Vinaigrettes and the Magic of Emulsifiers and Surfactants

Oil and acid are the building blocks most salad dressings and marinades, especially oil and vinegar, a time honored blend called a vinaigrette. There are infinite variations on the theme. You can just use oil and vinegar alone, swap the types of vinegar, substitute lemon juice, add fresh herbs, dried herbs, spices, add honey or other sweeteners, and riff them any which way. The classic ratio is three parts oil to one part vinegar, but you might want less vinegar if you chose one that is especially high in acid, or increase it if you use a sweet vinegar like a tradizione balsamico.

But oil and water don't get along, and vinegar is mostly water. Oil is hydrophobic (repulsed by water). Mix them together, shake as hard as you wish, and by the time the cruet gets from the head of a table of eight to the last person, they have separated. Worse, pour them on your salad, and they run off and settle to the bottom.

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Here's is a super vinaigrette with lots of herbs, that my wife, LT, makes. We also use it as a base for marinades for use on all manner of meats and veggies. For use as a marinade for ribs I make a few minor additions, explained here.

Course. Lunch. Dinner. Sauces and Condiments.

Cuisine. Italian. American.

Yield: 48 ounces.

Preparation time: 15 minutes.

Ingredients

1 cup red wine vinegar

1/3 cup inexpensive balsamic vinegar

8 large cloves garlic, pressed

1 teaspoon sugar

1 tablespoon kosher salt

1/2 teaspoon ground black pepper

3 tablespoons Dijon-style mustard

3 tablespoons dried basil

3 tablespoons dried oregano

3 cups vegetable oil (you can use olive oil, but it solidifies in the fridge)

Optional. You can use roasted garlic if you wish.

Method

Pour into a bottle and shake well before using.

Oil and vinegar are like Spencer Tracy and Katherine Hepburn in most of their romantic comedies. They start out hating each other, but if something brings them together, a surfactant or an emulsifier, something that can break the repulsion, they cling to each other and the salad greens beautifully.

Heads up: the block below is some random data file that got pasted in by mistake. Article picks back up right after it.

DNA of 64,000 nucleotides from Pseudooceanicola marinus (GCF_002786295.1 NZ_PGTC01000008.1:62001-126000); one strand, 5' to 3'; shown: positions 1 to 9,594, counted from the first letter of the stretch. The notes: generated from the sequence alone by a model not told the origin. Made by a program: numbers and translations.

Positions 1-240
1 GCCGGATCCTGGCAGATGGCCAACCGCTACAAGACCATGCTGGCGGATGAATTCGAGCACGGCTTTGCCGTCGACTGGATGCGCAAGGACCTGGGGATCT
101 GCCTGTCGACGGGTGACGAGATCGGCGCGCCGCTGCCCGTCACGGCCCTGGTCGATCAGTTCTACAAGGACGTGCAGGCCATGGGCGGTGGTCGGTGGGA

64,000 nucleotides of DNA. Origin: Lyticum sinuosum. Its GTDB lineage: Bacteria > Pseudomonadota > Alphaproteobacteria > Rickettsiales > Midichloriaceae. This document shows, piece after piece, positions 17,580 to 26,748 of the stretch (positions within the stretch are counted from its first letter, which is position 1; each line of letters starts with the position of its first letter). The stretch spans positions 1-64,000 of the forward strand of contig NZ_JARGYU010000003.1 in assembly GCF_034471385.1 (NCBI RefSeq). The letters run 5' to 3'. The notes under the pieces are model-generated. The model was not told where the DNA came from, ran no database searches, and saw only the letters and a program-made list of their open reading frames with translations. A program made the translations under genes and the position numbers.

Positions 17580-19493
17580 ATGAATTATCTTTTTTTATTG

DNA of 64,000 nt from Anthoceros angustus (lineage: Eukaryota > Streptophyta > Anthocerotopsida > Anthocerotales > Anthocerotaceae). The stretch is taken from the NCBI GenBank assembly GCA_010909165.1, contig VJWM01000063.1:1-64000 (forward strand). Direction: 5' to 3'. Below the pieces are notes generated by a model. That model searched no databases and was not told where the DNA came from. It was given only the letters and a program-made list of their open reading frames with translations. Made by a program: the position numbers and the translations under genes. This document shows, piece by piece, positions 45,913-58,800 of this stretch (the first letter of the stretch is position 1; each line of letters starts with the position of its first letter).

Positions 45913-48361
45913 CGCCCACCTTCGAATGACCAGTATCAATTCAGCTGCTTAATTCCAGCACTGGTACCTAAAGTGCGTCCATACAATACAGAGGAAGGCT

An emulsifier/surfactant coats the oil molecules and makes it easier for them to mix with the watery stuff. Mustard is a common emulsifier for home made salad dressings. Mayonnaise is also an emulsifier, as are egg yolks, and honey. Commercial dressings often use xanthan gum, lecithin, or dairy extracts.

Because there are infinite variations on the basic vinaigrette, I'm not going to give you a lot of different salad dressing recipes. I'm going to give you one that I use often. Experiment with the base formula to make your own. The finished products will keep in the fridge for months.

Meathead Goldwyn

Meathead is the founder and publisher of AmazingRibs.com, and is also known as the site's Hedonism Evangelist and BBQ Whisperer. He is also the author of "Meathead, The Science of Great Barbecue and Grilling", a New York Times Best Seller and named one of the "100 Best Cookbooks of All Time" by Southern Living.

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